Well, two answers to that criticism. First, as Michael Gutfleisch and Katja Zavozina say in their workshop, your test methods should be as clean and simple as possible. You should be able to move a lot of preparation and set up to the ABAP Unit SETUP (and TEARDOWN) methods. Ideally, you’ll find only the code-under-test method call and an ABAP Unit ASSERT in a test method.

      If your test methods require all kinds of different setup, then perhaps you need a second test class – you’re trying to cover too much territory with one ABAP Unit test class.

      The second answer is, you don’t want to pack a lot of orthogonal tests into a single ABAP Unit test method, because then a failure in the first test might temporarily hide the fact that your code under test has more than one problem. 

      But why not run a range of related tests in a single test method?  If you want to verify that your code under test method handles a variety of inputs correctly, why not put all of those tests in a single test method?  If one of the tests fails, well, you know that you have a problem in that method. No big deal. You have a problem isolated to one method, and you have to get the method green for all inputs no matter what.

      It’s quite a different story if you have a whole set of unrelated tests in a single test method – you can easily lose efficiency because you don’t have an overview over all of the problems in the code under test.

      Hope this helps!


      • Yes, i strongly agree with you that we should balance the time limitation and quality requirement. TDD is not only worthy for our software building but also for the clients’ usage. So i will insist on it to improve my job quality.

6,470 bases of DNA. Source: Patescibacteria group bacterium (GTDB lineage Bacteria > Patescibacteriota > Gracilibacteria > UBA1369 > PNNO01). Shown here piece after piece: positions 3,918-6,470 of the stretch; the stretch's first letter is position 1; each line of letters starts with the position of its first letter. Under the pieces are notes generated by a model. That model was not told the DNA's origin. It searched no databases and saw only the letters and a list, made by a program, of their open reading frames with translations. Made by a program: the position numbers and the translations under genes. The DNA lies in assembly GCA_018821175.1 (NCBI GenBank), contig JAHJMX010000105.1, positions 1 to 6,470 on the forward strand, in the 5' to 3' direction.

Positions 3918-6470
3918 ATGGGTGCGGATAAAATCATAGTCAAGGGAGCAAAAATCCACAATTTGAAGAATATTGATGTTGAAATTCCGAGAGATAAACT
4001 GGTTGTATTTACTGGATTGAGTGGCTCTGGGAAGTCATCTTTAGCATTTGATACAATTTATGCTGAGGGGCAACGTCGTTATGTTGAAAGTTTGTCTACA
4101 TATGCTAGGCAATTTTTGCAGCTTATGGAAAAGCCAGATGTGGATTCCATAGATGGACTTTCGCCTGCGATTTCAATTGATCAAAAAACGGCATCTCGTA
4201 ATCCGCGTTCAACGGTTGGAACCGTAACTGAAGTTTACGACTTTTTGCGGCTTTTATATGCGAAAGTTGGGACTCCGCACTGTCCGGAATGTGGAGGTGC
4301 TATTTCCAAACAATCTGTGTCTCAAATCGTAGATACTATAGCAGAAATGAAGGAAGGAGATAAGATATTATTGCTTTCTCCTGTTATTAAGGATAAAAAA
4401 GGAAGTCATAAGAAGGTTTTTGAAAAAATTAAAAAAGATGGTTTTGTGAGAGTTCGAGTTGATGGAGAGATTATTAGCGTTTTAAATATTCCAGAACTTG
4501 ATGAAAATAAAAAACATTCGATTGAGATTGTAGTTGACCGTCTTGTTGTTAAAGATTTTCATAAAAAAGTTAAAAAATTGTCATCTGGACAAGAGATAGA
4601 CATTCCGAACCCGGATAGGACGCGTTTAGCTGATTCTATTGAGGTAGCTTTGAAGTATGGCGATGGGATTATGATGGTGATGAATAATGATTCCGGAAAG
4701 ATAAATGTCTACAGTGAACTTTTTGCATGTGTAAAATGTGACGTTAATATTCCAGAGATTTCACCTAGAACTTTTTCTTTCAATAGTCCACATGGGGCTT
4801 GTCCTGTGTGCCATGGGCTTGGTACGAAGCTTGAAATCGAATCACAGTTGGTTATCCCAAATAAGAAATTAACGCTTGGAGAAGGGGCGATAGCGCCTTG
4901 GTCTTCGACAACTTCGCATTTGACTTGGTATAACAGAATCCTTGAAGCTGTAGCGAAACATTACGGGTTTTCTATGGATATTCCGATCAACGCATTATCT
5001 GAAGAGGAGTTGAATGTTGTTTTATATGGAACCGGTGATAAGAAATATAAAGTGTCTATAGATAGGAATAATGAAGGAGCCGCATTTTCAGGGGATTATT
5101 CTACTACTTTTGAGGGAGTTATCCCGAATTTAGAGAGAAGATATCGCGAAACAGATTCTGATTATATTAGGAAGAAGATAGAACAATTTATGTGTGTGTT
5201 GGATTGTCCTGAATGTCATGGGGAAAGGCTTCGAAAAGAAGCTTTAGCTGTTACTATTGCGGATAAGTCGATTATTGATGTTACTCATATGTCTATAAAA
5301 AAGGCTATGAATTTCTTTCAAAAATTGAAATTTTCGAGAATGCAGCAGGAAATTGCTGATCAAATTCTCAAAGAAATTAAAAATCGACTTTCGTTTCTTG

Thanks a lot for your exhaustive reply and i’ll also follow your blogs closely.

  • I have recently moved from the Java world to the ABAP world.  In our old project we used TDD extensively.  However, for some of the people we have working on our develop in ABAP it is unheard of to do TDD.  Thanks again.

    • Hi Marc,
      I just tried to create a unit test in a user exit. I put the unit-class definition and implementation in the top-include and when running the unit test got a short dump in method TADIR_TO_PROGNAME of class CL_AUNIT_PROG_INFO. In this method the object_type ( PROG, FUGR, CLAS ) is translated into the program name. In my case the parameter OBJECT_TYPE is FUGS, which triggers a message of type X.
      So there seems to be no chance to run unit tests for user-exits.

      Kind regards

      • This doesn’t get at exactly what you are looking for, but you may want to consider encapsulating any complex functionality in your user exit into one or more re-usable classes. Then you can write unit tests for the classes used in the user exit. Thoughts?
        • This solution ended up working perfectly for me.  I am only getting back now because it took me a while to implement the solution.

          But I did want to thank all for the insights and suggestions.

    • Hi!

      I had to go back to the father of ABAP Unit for help with this question.  Klaus says that the visibility of ABAP Unit tests depends on a somewhat complicated interaction between the include technology, ABAP Unit, and the various enhancement technologies.

      ABAP Unit tests are always associated with a parent program, Klaus said, and so it is best to 1) ensure that there is a clear relationship between ABAP Unit tests and a parent program and 2) to run them in the context of that parent program. 

      As Ethan Jewett wrote immediately above, you could encapsulate the exit functionality in a global class and implement and run the unit tests there. It’s recommended anyway to do as much implementation as possible in ABAP Objects rather than in procedural ABAP.

      For the immediate case, Klaus recommends setting a breakpoint in the user exit code and then checking the SY-REPID system field when you reach the breakpoint. SY-REPID will give you the name of the program that considers itself to be the parent of the ABAP Unit tests in the include. 

      Cheers, Stephen